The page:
D.I.Y re-skinning a Canon Canonet in Santo Rosewood Veneer: a step by step tutorial.
I’ve been shooting digitally for many years but early last year I picked up a real film camera again and since then my collection has grown very quickly. But the camera I’ve always been drawn to and wanted in my collection was a Canon Canonet.
After a short while of hunting (and a few bad buys off eBay) I finally found a decent Canonet whilst on holiday over a New Year’s break in Whitby (a small seaside holiday town in North Yorkshire in the UK.)
I picked it up for a bargain £30. After testing a few rolls on holiday, I got them back from the lab with good results. I decided this was my favorite go-to 35mm camera, but somehow it didn’t quite feel right – not quite me.
I had seen a few (very, very expensive) restored Canonets online with some gorgeous wood veneer coverings. My first thoughts were “I could do that myself and save a hell of a lot of money.” So I scoured the Internet for a company that sold thin veneer wood.
At first I didn’t know what wood I wanted, I just wanted something with some nice grain. I found a UK based website The Wood Veneer Hub that sold veneer in large rolls and discovered Santos Rosewood – wood that is usually used for guitars. It had gorgeous grain and the rich warm tones I wanted. For around £40 a got a 3 meter roll just 0.6mm thick (much more than I needed) I figured if it worked I had a few vintage cameras I could re-skin.
When the veneer came it was perfect – The grain was a little larger than I expected, but I had plenty of choice of where to cut the perfect grain from along the 3m length.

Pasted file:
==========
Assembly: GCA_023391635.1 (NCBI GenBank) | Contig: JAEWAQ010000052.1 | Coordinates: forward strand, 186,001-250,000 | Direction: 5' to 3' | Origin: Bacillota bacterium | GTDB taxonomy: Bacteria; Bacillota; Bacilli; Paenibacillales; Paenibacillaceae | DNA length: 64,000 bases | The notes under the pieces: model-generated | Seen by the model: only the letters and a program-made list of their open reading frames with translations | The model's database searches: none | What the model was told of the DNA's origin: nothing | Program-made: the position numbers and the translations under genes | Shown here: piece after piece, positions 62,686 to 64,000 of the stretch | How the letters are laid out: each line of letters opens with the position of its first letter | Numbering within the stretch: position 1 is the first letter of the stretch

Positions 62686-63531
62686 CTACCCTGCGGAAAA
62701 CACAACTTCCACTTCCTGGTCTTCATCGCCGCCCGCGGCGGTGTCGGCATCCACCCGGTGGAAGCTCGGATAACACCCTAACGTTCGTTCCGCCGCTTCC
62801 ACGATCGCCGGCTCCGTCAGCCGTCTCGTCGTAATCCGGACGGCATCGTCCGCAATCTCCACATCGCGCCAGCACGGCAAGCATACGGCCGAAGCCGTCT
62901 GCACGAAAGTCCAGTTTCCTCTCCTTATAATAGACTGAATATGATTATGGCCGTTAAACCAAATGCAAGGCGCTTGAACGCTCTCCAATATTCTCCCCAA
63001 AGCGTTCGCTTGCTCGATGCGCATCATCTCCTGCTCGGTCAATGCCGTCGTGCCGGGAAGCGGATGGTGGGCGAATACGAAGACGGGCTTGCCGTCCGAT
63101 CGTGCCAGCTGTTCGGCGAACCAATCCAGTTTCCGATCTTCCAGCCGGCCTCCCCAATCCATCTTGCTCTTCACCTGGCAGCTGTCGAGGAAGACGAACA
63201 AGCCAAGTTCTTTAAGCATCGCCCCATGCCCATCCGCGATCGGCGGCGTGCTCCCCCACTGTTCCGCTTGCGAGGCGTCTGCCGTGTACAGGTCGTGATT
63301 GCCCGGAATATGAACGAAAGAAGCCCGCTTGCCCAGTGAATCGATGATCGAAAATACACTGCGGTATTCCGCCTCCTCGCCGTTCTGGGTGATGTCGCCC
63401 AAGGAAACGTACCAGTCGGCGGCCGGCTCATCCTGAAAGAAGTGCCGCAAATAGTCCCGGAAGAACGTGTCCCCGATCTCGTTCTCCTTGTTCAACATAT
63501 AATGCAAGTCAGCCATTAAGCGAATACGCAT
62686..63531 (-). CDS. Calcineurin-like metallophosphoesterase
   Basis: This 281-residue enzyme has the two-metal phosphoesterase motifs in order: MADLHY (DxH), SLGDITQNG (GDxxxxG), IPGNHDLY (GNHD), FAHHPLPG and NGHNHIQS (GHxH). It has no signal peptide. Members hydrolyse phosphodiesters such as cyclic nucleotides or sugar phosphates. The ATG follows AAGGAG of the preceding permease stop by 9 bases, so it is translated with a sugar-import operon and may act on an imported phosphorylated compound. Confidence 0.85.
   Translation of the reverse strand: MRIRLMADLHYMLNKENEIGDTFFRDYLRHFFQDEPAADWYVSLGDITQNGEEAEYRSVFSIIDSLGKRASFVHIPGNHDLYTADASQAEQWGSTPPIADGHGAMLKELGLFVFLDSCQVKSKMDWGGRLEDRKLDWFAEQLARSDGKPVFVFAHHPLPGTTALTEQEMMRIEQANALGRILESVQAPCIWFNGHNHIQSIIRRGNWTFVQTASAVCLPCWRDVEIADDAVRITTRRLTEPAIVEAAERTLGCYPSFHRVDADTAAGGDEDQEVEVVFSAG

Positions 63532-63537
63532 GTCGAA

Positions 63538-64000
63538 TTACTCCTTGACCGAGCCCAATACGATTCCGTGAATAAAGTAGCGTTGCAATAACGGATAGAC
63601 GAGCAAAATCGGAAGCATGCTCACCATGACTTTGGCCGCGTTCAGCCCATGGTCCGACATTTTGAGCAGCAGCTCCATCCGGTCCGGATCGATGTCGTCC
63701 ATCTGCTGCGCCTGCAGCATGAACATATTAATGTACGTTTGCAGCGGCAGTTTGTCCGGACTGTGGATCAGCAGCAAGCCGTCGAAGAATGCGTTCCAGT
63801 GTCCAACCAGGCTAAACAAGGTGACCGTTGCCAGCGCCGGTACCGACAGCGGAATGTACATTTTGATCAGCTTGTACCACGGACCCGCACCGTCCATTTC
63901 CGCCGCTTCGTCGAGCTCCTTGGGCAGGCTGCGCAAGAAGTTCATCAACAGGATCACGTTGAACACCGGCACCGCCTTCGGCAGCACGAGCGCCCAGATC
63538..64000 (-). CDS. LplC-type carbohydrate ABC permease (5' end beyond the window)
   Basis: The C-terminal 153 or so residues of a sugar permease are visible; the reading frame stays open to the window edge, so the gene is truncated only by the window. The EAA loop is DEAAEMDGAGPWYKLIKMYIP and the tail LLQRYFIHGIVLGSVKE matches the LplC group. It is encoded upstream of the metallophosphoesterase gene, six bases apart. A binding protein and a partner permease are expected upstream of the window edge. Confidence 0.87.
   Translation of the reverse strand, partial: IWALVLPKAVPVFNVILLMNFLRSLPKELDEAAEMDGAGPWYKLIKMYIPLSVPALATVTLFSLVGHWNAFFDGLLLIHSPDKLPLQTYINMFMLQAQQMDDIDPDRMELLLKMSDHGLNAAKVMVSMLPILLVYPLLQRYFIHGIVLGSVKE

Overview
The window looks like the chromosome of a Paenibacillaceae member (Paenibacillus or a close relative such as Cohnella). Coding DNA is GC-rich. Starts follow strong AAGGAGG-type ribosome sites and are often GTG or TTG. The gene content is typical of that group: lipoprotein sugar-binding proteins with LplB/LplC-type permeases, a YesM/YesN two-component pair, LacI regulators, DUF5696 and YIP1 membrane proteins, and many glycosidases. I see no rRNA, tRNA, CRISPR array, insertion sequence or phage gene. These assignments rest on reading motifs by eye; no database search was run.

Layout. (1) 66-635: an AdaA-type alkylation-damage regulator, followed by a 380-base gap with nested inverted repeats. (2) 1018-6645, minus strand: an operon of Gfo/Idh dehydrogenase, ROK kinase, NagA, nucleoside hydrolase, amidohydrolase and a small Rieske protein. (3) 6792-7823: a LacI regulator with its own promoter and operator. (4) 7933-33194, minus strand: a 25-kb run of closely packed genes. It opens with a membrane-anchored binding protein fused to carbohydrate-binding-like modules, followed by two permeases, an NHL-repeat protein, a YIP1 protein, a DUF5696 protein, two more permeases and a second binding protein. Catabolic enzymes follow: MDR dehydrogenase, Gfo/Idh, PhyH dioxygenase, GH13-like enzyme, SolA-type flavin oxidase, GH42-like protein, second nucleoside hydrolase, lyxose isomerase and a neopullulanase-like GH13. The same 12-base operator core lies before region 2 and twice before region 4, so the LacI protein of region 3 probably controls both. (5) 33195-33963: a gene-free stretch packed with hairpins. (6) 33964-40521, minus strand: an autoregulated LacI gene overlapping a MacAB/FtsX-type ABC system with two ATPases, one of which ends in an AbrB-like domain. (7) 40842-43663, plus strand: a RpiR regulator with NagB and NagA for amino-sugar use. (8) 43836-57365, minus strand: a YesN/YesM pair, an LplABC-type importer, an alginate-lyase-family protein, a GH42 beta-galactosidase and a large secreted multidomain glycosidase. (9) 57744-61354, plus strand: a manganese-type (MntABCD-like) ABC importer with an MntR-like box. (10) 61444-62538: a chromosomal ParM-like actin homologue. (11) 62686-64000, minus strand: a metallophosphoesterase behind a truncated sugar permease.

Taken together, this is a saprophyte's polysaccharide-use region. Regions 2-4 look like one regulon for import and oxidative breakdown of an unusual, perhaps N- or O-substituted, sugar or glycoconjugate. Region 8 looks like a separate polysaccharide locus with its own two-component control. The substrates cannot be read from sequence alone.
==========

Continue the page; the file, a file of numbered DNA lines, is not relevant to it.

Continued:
First I took the old leatherette off the camera off. It looked to have been re-leathered before. As it came off far easier than expected and there was a few pieces of the original Canonet leatherette underneath.
The back was the easiest piece to cut to size. I used the leatherette that I removed as a template and drew around it on the rosewood with a pencil then I cut it slightly bigger. The edges were then trimmed back by sanding with a dremel. After a few tries, I found the rosewood to be very brittle on the grain. Cutting with a craft knife, I easily split the wood.
The best way to cut was cover the edges with sticky tape and cut with large scissors. The tape protected the wood from splitting.
Because the wood was so brittle I had to soak it in hot water to make it supple (I just boiled the kettle of water, got a coffee and filled an extra mug with hot water) the wood naturally bent along the grain, so the grain had to follow the bend of the camera.
I dried with a towel and aligned it without glue on the camera. After I had the perfect fit I then applied epoxy glue – designed for wood to metal gluing (which I also bought from the store) to the camera body (using a small off cut of the rosewood as a spatula.)
The front of the camera uses the same method, draw around the old leatherette – sticky tape over lines – then trim with a sand tool on the dremel. Trim a little at a time and align when dry to check the fit. No glue should be used until the fit is good.
The hole for the flash-sync was a little challenging, after using the old leatherette as a template for hold placement, I use a very small drill bit on the dremel and used it to slowly sand outwards little by little until the hole aligned well.
The Finished Re-skinned Canon Canonet